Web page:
• The need for staff housing. Some of the teachers live in the village below traveling on motor bike about 45 minutes each way. The trip is nearly impossible to make when it begins to rain. Had it rained the day we visited, we never would have made it up the hill and would have slid back down on the slippery soil.
• The need for electricity from the valley below.

Climb the hill. Since there were also church leaders present during our visit that day, John Muhanji, African Ministries Direc­ tor of FUM, encouraged these leaders to rise to the challenge and assist the way forward to build peace and reconciliation in this community. Many of these students in this region had lost family members and all desperately need healing from their trauma.

Our visit included spending an hour with the senior stu­ dents. Each person in our group passionately encouraged the students to be individuals of substance and to avoid the issues plaguing young people in this region. We exhorted them to be the ones to bring about needed changes and to make a difference in their community.

Climb the hill. God planted a seed within us that day. We knew we needed to somehow reach out to this community and assist with their educational needs. As Moses had shared his needs with us, John and I realized there was something we could do immediately. Utilizing some grant funds designated for such purposes, we were able to bless Moses and his school by paying the remaining balances needed for the national exams at the end of the year. Moses was overwhelmed and grateful by this surprise gift.

One year later . . .

Climb the hill. God continued to use the three words of Moses Kamoet to lead us to focus our education enrichment efforts with the Quaker secondary schools in the Mt. Elgon region. As we sat in a visioning meeting with the principals from these schools, Moses shared the impact of the gift received last year. Two of the top students last year were female. One of them is already enrolled in the university. Other students have been inspired by their success and are working harder. Peace clubs have now been formed at the school encouraging students to find non-violent ways of handling their differences both at school and in the community. In addition, Moses has found a way to have a dormitory for the “Form 4” girls, so they can concentrate on their studies in their final year.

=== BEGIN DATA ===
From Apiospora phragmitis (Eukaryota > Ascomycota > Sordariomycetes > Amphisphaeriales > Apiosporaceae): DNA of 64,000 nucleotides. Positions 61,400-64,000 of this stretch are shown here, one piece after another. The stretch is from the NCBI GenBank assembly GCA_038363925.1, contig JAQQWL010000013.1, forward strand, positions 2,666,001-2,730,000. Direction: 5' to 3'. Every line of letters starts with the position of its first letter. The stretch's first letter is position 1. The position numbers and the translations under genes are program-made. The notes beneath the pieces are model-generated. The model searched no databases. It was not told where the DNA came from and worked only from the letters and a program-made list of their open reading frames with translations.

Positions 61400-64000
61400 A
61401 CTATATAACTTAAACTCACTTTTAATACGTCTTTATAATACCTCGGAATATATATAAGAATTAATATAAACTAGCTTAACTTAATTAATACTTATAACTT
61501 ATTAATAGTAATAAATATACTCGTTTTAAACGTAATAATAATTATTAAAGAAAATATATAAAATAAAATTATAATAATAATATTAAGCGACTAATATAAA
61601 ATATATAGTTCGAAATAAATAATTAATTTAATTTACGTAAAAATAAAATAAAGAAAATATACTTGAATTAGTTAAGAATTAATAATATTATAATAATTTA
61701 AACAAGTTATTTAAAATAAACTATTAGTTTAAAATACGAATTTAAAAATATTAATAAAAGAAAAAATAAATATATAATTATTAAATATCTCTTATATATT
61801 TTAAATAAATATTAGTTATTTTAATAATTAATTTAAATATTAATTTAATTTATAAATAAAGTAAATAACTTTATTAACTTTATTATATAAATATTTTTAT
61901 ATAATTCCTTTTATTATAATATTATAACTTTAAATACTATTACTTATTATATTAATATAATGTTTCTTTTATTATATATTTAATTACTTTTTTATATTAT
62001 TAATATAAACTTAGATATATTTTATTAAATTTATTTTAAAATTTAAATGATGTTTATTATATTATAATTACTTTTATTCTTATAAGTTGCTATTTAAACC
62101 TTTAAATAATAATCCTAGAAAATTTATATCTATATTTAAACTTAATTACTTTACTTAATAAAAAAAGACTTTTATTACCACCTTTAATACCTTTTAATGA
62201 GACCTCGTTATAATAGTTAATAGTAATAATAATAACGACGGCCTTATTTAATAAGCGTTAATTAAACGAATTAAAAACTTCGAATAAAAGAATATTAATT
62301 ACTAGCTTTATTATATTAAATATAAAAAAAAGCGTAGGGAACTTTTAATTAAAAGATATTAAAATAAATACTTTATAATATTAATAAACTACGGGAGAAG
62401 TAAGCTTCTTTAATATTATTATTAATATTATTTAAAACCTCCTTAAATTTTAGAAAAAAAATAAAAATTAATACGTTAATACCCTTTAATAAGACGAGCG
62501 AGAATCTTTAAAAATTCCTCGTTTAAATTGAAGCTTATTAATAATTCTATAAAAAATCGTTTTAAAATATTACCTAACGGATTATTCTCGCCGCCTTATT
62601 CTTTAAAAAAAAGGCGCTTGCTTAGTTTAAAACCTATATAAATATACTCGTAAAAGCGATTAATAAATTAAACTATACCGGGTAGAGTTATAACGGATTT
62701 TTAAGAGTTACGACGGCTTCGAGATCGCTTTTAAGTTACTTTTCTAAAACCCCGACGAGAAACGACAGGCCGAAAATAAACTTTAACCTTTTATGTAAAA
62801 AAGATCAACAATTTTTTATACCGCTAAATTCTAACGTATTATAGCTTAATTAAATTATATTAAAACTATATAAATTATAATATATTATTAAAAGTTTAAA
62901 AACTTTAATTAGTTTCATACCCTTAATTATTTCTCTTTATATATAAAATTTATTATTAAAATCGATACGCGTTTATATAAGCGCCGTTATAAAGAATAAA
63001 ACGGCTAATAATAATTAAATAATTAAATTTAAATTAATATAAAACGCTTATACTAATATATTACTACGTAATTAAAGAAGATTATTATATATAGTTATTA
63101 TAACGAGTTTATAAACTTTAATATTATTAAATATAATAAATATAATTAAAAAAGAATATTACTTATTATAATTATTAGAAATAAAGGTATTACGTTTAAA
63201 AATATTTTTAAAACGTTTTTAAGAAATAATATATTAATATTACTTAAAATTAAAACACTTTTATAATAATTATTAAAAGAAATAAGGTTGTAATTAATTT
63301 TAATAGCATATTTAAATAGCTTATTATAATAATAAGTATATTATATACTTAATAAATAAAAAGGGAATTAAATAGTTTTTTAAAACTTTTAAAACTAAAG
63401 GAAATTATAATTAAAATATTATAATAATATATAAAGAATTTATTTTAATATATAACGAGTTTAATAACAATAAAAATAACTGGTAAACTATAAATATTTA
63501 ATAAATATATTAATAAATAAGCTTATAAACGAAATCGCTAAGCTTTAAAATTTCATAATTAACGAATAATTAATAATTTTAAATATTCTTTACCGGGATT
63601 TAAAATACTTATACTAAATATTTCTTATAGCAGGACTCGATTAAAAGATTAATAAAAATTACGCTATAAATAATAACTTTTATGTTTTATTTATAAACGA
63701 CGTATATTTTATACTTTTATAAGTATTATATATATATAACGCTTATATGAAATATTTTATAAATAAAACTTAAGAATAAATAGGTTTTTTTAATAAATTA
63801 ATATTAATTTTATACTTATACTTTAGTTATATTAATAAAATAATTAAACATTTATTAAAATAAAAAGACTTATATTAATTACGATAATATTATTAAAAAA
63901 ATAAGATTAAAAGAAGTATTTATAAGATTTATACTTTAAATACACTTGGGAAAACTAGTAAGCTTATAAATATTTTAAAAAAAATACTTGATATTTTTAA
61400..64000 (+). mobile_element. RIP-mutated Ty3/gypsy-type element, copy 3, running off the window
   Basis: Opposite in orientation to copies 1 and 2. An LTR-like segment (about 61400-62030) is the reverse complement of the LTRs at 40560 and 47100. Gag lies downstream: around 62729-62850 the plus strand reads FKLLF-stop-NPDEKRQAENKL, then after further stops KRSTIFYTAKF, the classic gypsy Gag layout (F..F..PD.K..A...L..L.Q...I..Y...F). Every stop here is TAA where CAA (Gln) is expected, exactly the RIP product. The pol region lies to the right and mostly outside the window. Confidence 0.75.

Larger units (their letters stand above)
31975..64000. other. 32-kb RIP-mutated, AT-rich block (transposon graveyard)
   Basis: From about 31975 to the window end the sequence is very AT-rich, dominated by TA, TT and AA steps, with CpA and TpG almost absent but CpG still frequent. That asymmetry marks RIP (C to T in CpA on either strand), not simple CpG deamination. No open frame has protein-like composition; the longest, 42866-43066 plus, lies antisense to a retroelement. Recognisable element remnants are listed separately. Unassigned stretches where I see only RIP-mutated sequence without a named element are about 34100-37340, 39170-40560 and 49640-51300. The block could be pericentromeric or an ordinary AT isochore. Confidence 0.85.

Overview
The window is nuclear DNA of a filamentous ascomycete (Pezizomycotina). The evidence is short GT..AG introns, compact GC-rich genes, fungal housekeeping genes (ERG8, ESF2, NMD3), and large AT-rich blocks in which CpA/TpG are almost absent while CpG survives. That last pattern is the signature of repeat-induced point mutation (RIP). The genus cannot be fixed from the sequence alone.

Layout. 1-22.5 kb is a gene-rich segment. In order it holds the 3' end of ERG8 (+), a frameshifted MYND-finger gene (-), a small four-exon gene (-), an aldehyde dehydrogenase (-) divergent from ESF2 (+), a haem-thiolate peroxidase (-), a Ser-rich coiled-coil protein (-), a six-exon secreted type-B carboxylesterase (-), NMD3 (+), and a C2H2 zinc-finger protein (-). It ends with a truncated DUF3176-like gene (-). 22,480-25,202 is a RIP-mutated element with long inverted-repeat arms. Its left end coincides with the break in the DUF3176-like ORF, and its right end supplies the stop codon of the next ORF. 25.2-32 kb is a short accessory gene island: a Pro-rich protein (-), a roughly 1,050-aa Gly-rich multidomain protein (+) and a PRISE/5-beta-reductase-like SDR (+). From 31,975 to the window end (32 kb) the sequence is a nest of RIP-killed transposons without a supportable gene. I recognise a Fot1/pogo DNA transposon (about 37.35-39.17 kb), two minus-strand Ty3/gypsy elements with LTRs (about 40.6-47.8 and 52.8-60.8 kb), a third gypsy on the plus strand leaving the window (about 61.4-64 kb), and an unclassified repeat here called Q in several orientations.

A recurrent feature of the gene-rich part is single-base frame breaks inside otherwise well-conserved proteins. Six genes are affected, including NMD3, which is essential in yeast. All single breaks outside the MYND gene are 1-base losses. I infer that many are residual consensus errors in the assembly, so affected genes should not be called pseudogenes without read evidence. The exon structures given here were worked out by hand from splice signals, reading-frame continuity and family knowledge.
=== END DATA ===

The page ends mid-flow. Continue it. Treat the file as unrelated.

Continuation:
Climb the hill. When Moses challenged us with those words, climb the hill, he used them as a metaphor for getting out of our normalcy and to go beyond our comfort level. He wanted us to truly see what needs and possibilities were within the region beyond the valley. We need others to come along side of us, to climb the hill with us and envision the possibilities of assisting the Quaker schools in this Mt. Elgon area as well as in other areas in Kenya. The needs at this school and com­munity are vast and overwhelming. We know that with our God, all things are possible.

Will you climb the hill with us?

Eloise Hockett is an Associate Professor of Education, Director of the Master’s Educa­tion Program at George Fox University. She has been instrumental in the creation of the Kenyan peace curriculum and has trained teachers in Kenya to implement the program.